Tycho crater’s central peak complex casts a long, dark shadow near local sunrise in this spectacular lunarscape. The dramatic oblique view was recorded on June 10 by the Lunar Reconnaissance Orbiter. Shown in amazing detail, boulder strewn slopes and jagged shadows appear in the highest resolution version at 1.5 meters per pixel. The rugged complex is about 15 kilometers wide, formed in uplift by the giant impact that created the well-known ray crater 100 million years ago. The summit of its central peak reaches 2 kilometers above the Tycho crater floor.

Credit: Astronomy Picture of the Day at NASA / GSFC / Arizona State Univ. / Lunar Reconnaissance Orbiter

Tagged with:  
Share →

SSERVI Science Teams

  • NLSI’s CCLDAS Team Building Dust Accelerator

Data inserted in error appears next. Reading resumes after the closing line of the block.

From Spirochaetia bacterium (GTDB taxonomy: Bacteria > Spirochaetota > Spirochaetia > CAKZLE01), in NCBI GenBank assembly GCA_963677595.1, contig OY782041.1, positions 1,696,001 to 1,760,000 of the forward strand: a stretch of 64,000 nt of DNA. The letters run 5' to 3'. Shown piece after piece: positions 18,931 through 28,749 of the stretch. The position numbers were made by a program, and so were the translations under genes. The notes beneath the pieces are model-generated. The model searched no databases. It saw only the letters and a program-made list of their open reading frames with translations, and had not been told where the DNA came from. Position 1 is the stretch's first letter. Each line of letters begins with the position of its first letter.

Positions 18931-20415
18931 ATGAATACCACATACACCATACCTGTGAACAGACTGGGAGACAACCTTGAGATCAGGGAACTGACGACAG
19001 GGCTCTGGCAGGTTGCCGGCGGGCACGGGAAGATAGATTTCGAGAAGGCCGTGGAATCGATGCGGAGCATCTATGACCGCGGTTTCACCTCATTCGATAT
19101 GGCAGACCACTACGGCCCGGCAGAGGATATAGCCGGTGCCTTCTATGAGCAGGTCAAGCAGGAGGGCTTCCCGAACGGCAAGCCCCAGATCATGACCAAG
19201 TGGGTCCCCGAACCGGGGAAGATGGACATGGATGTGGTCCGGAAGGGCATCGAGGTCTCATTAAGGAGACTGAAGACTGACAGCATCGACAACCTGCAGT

757

    CCLDAS supports experimental facilities for carrying out small-scale, dusty plasma experiments.

    The moon’s fine dust, the result of millions of years of meteoritic bombardment, is highly electrostatically charged because of its exposure to the solar wind, UV radiation, and magnetospheric plasmas. Charged lunar dust moves in all directions, is lofted many kilometers above the lunar surface and sticks to anything it comes in contact with, creating challenges for instrument programs and human exploration of the moon.

Inspiration Room

NLSI Inspiration Room

ELS 2015

Did you know?

The Moon is 4.5 billion years old.

Read More



Upcoming Events